But there are differences in the content of the various sectors' briefs. Manson says he saw more digital briefs in the health sector, but that they were often more traditional in their approach - perhaps a symptom of the restrictions on marketing drugs.
'Healthcare is not as social media-driven as elsewhere. It's more driven by traditional digital techniques such as developing websites and use of email,' he says.
Benady believes consumer briefs are becoming more competitive, with clients bringing in agencies from different disciplines to pitch against each other - a practice yet to take off in the corporate sector.
The explosion of tablets and increasing ubiquity of smartphones will continue to shape online work. And with smart TVs also on the rise, video content is tipped as an area of huge potential.
This spread of increasingly sophisticated technology means PR professionals need to create content that will work across platforms, whether on a phone or a laptop.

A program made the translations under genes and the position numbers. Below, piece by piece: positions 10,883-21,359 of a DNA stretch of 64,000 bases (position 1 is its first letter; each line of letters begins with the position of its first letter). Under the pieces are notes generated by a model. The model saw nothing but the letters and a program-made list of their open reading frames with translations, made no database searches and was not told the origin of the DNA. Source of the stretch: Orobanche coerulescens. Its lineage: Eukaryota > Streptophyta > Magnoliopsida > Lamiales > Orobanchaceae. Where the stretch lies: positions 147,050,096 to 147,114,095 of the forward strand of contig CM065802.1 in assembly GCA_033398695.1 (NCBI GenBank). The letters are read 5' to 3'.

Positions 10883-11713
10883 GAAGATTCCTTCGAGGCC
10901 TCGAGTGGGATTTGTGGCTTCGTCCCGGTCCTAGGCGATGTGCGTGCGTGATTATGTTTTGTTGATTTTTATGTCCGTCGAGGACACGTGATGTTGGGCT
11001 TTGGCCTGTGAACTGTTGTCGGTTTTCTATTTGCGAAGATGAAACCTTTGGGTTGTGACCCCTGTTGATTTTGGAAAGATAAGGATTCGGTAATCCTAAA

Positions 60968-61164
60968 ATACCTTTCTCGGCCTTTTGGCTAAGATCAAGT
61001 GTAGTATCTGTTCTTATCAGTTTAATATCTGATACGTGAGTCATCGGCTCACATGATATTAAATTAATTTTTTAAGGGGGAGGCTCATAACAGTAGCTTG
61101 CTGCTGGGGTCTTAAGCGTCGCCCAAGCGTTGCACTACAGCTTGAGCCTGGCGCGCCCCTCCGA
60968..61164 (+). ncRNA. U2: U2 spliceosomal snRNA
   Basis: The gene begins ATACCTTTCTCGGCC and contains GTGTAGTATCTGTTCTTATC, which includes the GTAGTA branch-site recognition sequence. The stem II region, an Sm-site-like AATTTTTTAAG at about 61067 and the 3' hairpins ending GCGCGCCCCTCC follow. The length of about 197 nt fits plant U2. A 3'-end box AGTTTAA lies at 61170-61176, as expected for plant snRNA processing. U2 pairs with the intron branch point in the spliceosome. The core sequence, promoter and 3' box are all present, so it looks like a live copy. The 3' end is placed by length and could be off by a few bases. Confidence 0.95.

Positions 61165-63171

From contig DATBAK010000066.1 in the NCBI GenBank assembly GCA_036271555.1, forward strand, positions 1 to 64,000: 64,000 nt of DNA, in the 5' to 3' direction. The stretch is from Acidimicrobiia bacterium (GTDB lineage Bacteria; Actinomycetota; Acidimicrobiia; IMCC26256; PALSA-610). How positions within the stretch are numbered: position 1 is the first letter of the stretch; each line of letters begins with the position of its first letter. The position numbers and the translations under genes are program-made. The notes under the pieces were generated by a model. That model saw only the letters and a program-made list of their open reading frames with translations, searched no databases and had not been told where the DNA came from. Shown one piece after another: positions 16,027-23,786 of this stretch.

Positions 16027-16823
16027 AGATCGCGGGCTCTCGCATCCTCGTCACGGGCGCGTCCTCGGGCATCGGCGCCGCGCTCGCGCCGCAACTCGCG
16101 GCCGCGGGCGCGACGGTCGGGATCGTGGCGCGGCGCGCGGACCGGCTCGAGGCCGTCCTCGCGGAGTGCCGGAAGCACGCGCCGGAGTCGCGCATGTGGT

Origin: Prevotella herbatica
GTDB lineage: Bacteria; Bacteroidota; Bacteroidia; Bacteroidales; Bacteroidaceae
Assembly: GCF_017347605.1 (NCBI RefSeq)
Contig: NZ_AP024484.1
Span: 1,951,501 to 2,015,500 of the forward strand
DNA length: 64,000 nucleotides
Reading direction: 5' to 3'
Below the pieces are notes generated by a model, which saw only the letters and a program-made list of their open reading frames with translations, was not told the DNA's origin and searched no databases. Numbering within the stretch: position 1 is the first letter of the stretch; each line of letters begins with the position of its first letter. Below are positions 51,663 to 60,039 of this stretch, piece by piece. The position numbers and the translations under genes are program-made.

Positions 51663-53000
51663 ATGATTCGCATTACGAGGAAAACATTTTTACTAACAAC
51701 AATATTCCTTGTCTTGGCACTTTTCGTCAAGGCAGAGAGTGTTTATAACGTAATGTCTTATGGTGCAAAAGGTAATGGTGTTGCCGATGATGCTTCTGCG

'PR professionals will need to increase their understanding of the point at which the consumer will be engaging with a brand. People will generally not be sat in front of a PC screen engaging with your brand - it will be in the palm of their hands while they are out and about somewhere,' says Borge.
Access to content is one challenge. The second is the changing platforms themselves. The major social media sites are unlikely to be toppled soon, but they are continually developing.
'Social media-led CRM (customer relationship management) is a really interesting area. As online communities grow and grow we're going to have to go back and look at how we engage in one-to-one comms. Increasingly platforms like Twitter and Facebook allow more CRM as they become more flexible in their use,' says Manson.
Looking beyond social media, Benady says the past few months have seen an explosion of growth in multi-market clients showing interest. He points out this is work that only a smaller pool of agencies are able to service.
Pack believes politics will have a significant impact for the rest of 2012 and beyond. This includes government efforts to extend powers for online monitoring and the proposed Communications Bill.
'There are measures to encourage high speed broadband. It will be interesting to see how this plays out in raising internet connectivity in certain areas and the impact it will have on clients with a strong presence there,' he says.
This article was first published on prweek.com